Tuesday, December 23, 2008

The Lolita Man

Bill James, The Lolita Man (New York: Foul Play Press, 1998). 158 pp. $10.00.

Last Saturday the British writer and editor Mary Jackson put up a disturbing little essay at Pajamas Media, arguing that it has become suspicious and even dangerous for men to show concern for children not their own—they risk being treated as perverts. She quotes Boris Johnson, now the mayor of London, who complained two years ago in the Telegraph about a “system of presuming guilt in the entire male population just because of the tendencies of a tiny minority.”

This system, which one of Jackson’s commentators describes as Every Man a Perv, has had terrible effects, not just upon men who must check their normal impulse to help children, but upon children who need other men in their lives beside their fathers. When I was a high-school sophomore, hired as a “stringer” by the local paper to cover sporting events that a reporter couldn’t get to, I was befriended and tutored in the art of sports writing by a bachelor columnist who lived alone, in a beautiful stone cottage, around the corner from me. I spent hours in his company, going over my copy, debating the merits of baseball versus football, discussing the books he had put into my hands (he introduced me to A. J. Liebling). Now of course such a relationship would be impossible. Any parent who allowed it would be called negligent.

The denigration of normal men is not the only consequence of the general dirty-mindedness. When all men are potential perverts, actual perverts disappear into the crowd, losing their special brand of evil. They can no longer be distinguished from other men. Reading Jackson’s little essay, I couldn’t help thinking of Bill James’s novel The Lolita Man, probably the best portrait of a pedophile in the English language.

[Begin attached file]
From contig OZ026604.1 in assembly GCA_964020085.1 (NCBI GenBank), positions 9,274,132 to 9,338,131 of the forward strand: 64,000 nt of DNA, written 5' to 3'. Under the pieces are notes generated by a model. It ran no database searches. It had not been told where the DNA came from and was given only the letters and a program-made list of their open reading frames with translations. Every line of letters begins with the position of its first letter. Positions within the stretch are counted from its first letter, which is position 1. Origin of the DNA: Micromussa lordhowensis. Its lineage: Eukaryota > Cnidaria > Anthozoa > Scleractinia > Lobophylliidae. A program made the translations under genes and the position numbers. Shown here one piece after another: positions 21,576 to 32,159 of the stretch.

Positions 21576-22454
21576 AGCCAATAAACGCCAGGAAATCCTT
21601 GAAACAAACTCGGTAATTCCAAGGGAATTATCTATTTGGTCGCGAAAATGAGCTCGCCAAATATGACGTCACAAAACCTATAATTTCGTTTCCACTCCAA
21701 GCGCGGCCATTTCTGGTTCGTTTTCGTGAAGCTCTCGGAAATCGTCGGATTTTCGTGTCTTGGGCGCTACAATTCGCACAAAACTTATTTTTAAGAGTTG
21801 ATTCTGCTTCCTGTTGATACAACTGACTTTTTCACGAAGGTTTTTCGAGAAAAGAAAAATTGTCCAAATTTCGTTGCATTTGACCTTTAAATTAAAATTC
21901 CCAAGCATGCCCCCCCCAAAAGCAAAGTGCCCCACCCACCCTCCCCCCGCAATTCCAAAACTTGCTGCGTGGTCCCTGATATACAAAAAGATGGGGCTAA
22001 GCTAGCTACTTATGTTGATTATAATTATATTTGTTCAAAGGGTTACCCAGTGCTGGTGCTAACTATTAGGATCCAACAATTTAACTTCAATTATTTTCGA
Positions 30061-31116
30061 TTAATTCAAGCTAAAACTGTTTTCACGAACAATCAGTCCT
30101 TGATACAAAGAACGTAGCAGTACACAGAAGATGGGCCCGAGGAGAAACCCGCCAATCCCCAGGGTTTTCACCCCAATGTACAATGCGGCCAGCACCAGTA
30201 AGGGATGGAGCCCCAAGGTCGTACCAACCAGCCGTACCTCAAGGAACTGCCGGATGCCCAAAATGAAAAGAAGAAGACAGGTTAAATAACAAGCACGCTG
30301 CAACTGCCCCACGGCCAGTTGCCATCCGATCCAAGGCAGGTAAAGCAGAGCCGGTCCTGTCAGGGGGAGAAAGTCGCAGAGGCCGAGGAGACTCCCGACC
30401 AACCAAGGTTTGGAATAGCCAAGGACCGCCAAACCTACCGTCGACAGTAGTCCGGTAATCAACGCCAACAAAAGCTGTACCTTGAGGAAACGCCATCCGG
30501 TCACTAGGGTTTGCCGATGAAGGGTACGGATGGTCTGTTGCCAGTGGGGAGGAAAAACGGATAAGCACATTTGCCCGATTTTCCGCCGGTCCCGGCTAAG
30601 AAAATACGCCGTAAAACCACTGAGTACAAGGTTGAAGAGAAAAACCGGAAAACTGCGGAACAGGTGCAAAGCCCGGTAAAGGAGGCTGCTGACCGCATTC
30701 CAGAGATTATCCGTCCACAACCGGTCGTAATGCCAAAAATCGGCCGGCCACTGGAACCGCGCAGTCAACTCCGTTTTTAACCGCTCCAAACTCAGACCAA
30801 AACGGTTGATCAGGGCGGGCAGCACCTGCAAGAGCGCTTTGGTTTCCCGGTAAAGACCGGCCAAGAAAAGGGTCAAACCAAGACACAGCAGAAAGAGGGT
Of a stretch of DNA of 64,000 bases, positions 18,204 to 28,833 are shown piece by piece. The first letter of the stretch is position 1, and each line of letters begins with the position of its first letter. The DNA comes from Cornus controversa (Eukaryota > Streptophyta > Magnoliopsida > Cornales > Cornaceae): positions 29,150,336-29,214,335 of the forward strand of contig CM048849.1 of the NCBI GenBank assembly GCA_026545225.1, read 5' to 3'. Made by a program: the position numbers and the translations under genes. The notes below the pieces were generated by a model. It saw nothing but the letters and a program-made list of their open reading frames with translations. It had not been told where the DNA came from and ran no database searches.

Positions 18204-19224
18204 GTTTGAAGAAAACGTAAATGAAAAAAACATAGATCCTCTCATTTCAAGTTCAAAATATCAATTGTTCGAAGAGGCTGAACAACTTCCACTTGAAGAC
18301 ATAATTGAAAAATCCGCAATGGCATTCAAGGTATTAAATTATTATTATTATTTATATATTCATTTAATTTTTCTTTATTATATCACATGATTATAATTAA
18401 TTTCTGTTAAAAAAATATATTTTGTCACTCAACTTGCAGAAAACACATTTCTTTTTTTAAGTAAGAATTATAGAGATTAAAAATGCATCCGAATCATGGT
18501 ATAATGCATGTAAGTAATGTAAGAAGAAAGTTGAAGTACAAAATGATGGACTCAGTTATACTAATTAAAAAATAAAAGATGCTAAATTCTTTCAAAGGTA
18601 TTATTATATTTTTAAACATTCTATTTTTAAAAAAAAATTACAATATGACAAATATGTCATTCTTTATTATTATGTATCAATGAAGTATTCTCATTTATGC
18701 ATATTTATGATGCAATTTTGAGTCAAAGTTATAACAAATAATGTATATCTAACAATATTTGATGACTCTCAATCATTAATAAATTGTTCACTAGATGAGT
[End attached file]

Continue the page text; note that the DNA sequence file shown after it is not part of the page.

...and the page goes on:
Originally published in 1986, The Lolita Man was the second of James’s long-running series of “Harper & Iles mysteries” which now numbers twenty-five titles. A 79-year-old Welshman and former newspaperman whose real name is James Tucker (under which name he published a study of Anthony Powell), James is nothing like his contemporaries P. D. James and Ruth Rendell. He is not absorbed with motive nor does he have a young girl’s murder serve as a pretext for an investigation of something more interesting. His prose is not elegant but angular and unadorned, and his Britain has less in common with Adam Dalgliesh’s than with Theodore Dalrymple’s. Crime is not an isolated incident there, but a rising tide that the police are nearly powerless to hold back. “The detective is dead,” Iles explains in the novel by that title. “Which detective?” Harpur replies. “I hadn’t heard.”